Then when we arrived at Los Alamos—well, Lamy, which was the entry port from the train station to Santa Fe. We got off this train and we found ourselves in the middle of a desert. We were tired and dirty and discouraged. We could have sat down and cried, except that we were ashamed. But after a while, a car came for us and took us to Los Alamos.

Also in the Army was David Greenglass, the notorious spy. He was not in my barracks. My contact with him was indirect. But it had some effects. We had a mutual friend, a fellow soldier who had an apartment in Albuquerque where he met his wife weekends. She was also in the Army but not at Los Alamos, but nearby. At one time, his wife was away for a few months. Greenglass came to him and begged him to let my friend use that apartment for his wife to stay. She was in the last part of pregnancy. He seemed rather pathetic. My friend knew Greenglass and disliked him intensely. As did I, by the way. He asked me my opinion. And I said, “Don’t do it. This guy is nothing but trouble.” But, he did it anyway because he felt like a dog in the manger.

Well, that was the apartment where Greenglass gave his secret information to his brother-in-law, Julius Rosenberg. In the end, my friend had serious problems with security people about that after the war. It even rubbed off a little on me because I defended him, which was not the politic thing to do during the McCarthyism. But the consequences for me were minor. Mainly because I was lucky, the McCarthyism was just about over by the time they got to me.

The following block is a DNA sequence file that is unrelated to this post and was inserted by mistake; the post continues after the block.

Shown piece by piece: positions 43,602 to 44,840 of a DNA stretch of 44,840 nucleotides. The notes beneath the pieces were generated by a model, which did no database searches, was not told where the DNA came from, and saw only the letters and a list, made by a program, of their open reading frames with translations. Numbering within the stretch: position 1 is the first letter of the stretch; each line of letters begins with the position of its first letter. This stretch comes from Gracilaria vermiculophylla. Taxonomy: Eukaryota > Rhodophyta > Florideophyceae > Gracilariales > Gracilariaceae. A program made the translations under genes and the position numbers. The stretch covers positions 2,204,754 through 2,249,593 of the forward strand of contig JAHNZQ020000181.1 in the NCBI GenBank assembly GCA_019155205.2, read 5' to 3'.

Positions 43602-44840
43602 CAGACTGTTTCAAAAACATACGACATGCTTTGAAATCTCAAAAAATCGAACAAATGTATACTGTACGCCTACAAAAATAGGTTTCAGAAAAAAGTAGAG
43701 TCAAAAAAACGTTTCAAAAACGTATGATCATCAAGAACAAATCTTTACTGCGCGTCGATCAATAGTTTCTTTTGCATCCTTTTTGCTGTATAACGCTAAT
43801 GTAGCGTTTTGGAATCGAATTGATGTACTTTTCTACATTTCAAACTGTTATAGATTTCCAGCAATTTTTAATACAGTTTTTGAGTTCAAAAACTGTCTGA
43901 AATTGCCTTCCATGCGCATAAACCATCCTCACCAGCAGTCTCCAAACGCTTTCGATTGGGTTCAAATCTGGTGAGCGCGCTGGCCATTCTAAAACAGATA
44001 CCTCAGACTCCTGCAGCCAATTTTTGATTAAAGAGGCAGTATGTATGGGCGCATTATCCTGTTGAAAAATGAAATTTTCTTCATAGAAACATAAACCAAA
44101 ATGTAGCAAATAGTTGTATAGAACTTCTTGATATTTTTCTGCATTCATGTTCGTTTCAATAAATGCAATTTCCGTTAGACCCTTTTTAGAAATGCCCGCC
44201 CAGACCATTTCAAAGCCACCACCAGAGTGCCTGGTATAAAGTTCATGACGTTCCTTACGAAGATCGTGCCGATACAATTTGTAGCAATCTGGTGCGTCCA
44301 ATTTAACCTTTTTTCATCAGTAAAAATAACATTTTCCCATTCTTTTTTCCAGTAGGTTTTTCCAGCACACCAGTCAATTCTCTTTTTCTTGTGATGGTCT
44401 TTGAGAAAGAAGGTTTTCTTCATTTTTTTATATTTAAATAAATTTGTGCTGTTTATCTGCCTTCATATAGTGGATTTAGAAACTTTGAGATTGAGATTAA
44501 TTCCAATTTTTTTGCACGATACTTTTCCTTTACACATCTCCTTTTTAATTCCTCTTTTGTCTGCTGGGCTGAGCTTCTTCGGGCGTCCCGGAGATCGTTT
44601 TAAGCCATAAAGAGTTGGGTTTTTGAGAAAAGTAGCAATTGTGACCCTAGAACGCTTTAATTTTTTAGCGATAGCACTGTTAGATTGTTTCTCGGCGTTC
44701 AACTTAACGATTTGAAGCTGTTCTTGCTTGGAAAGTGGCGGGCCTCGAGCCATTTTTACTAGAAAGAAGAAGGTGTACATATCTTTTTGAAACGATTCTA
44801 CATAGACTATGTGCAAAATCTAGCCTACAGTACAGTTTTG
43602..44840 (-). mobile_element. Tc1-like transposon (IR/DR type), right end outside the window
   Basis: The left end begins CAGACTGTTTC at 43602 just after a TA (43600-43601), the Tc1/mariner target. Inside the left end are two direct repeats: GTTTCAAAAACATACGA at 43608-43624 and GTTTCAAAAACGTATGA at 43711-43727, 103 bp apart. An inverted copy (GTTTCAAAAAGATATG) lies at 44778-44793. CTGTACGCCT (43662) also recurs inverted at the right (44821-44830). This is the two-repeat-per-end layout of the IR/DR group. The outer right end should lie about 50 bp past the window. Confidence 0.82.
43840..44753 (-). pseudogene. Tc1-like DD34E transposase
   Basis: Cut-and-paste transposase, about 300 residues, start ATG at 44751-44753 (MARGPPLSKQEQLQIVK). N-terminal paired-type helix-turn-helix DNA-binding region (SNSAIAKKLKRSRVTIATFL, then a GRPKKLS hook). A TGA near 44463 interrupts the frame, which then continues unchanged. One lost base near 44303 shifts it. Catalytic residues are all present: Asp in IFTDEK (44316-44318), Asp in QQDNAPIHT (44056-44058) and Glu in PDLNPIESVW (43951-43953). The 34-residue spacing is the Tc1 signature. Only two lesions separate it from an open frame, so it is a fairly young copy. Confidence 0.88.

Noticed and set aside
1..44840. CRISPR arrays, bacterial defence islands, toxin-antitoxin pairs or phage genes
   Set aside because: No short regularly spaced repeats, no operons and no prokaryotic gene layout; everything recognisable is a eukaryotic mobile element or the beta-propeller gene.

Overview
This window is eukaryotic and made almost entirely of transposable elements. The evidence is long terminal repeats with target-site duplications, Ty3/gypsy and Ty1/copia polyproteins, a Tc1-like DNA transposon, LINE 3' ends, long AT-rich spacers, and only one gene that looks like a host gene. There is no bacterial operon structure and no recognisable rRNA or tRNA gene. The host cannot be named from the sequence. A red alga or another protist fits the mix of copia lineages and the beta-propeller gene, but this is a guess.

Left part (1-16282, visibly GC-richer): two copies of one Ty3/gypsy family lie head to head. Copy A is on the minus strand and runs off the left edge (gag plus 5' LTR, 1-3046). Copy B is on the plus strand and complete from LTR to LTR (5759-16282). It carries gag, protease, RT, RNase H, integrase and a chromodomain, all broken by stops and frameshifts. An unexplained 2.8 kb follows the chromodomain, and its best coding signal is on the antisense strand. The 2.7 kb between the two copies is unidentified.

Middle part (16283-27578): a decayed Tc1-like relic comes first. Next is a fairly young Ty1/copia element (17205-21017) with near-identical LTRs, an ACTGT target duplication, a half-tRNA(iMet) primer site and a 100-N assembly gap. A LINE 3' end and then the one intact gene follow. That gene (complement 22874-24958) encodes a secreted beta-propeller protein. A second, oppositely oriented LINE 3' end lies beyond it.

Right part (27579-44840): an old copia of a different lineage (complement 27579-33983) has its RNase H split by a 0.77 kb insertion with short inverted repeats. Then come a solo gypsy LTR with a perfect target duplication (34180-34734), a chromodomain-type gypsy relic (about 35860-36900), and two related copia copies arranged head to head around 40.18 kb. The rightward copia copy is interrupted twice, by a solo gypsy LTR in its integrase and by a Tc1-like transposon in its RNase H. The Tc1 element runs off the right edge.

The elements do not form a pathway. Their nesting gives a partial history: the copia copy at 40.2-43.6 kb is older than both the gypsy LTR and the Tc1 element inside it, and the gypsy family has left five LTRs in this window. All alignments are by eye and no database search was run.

Kelly:  That’s a great contrast to Klaus Fuchs. Did you know him?

Peshkin:  Very slightly. I don’t think he knew me at all. You have to understand that I was a very insignificant player. I was working for Dick Feynman that was why I knew people at all. But I was working for him on a trivial level. He needed to do numerical calculations that involved very laborious hand computation using an electric desk calculator. Electronic had not been invented at that time. I did that for him a lot. If Dick Feynman had had the kind of electronic programmable electronic pocket calculator that you can buy today for $50, he wouldn’t have needed me at all. Luckily for me, he didn’t have that. I had the opportunity of being with him just lots and lots of the time. It was fascinating. It was wonderful. I don’t think I did so much for him.  

Kelly:  Tell us about Dick Feynman.